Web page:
Following the wide discussion that sparked from his “Ramble About YouTube” last week (which we weighed in on in depth), Jack Howard has posted another vlog to his channel to continue sharing his thoughts on the state of creativity on YouTube: and it nails one of our weirdest discomforts with more popular content.
Highlighting some of the points that others had made – including comparing YouTube videos to either soap opera Hollyoaks or fantasy drama Game Of Thrones – Jack pointed out a glaring difference in the amount of people it takes to create these series, versus most of the most popular YouTube content.
“It’s still made by a team of people who are aiming to make something for an audience. The difference is… YouTubers are one person”.
Jack also raises a very valid point not previously covered, about the culture of vlogging versus content with a higher production value or level of effort – and that is the idea of YouTubers as a brand.
“The intent is wrong: there’s no intent to create something, there is an intent to sell something,” explains Jack. “The selling of themselves”.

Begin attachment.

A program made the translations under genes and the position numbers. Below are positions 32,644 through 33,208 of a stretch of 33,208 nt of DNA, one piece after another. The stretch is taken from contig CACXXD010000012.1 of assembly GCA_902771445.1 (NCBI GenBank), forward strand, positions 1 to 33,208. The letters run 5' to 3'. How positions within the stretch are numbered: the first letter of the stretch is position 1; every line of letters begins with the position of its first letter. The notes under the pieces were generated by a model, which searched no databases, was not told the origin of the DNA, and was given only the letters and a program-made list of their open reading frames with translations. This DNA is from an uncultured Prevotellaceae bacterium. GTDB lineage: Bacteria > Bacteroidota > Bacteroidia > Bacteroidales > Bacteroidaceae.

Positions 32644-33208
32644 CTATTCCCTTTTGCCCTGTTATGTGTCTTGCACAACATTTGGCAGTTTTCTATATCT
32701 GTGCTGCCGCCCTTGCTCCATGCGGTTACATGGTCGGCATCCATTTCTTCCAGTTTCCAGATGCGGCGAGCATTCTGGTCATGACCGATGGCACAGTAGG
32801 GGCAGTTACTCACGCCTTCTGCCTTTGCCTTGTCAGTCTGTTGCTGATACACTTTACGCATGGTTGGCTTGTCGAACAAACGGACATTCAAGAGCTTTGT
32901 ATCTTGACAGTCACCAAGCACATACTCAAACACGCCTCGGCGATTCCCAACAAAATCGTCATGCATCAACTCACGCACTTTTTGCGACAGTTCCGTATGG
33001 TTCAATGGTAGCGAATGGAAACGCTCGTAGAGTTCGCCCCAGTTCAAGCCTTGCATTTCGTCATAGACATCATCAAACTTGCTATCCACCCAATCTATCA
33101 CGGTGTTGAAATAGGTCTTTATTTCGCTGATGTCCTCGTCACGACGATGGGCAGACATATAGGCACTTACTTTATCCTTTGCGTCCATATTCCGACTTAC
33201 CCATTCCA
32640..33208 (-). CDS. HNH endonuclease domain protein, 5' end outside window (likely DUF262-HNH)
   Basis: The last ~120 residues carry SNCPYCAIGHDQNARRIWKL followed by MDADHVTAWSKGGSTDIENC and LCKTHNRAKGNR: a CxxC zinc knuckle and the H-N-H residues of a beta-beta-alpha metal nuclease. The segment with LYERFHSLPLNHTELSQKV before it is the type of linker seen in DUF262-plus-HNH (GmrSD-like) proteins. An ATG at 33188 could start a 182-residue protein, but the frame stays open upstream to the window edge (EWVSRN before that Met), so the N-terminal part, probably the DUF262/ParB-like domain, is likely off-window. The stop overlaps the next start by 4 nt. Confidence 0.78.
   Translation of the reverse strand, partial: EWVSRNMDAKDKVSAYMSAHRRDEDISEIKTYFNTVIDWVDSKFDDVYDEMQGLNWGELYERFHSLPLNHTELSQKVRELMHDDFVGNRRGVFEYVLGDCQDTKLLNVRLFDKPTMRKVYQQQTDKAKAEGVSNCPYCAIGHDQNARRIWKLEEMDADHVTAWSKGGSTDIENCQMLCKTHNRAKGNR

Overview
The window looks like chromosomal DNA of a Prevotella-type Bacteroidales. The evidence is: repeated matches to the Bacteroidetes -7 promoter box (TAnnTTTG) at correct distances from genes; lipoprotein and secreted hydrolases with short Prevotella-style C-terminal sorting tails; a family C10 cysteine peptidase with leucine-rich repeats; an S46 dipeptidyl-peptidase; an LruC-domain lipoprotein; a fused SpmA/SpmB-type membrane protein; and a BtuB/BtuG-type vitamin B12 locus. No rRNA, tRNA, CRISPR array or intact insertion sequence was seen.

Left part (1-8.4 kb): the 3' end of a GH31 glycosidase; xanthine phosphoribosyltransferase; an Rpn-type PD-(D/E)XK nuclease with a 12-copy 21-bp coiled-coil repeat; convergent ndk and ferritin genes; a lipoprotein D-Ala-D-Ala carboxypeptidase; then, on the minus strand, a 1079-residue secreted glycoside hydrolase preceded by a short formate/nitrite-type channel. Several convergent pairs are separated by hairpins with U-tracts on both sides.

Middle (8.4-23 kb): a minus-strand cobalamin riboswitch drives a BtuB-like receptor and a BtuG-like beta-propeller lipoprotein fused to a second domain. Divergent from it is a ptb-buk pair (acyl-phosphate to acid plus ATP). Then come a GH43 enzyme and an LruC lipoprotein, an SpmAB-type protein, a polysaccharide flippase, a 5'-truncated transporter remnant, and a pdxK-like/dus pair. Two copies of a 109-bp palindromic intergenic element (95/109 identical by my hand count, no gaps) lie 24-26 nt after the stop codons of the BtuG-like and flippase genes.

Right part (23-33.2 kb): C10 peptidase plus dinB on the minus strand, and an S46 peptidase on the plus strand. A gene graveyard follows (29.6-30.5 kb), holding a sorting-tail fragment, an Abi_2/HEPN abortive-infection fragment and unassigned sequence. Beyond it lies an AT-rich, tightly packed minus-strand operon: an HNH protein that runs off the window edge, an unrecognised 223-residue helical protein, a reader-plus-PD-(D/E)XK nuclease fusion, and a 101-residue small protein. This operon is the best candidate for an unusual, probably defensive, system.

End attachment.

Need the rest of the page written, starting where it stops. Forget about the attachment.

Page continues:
“We have YouTubers in their mid-to-late twenties talking about “The Worst Things In School!” Do you really care about that? Is that something you really feel passionately about?”
YouTubers’ ages versus the content they’re making is often a very taboo subject; considering most successful creators are long out of their teens, while still trying to speak that language to pander to their influential young audience, age is not something most like to point out.
This is just one of a few cans of worms that Jack has opened up with this discussion, and has sparked plenty of responses from other creators:
Rosianna Halse Rojas opens up about the “creative drain” and not using YouTube as a source of inspiration:
Jazza John takes off the nostalgia goggles and discusses who you should be making videos for:
And smaller YouTuber Fran Georgiou weighed in with a playlist of lesser-known content that highlights just how creative YouTube can still be:
There’s a lot to be said about the evolution of YouTube, and as expected, it’s a space for many voices. And as this conversation develops over time, we’ll be watching to find out if there will ever be a true solution to yet another observed Creative Recession on the site.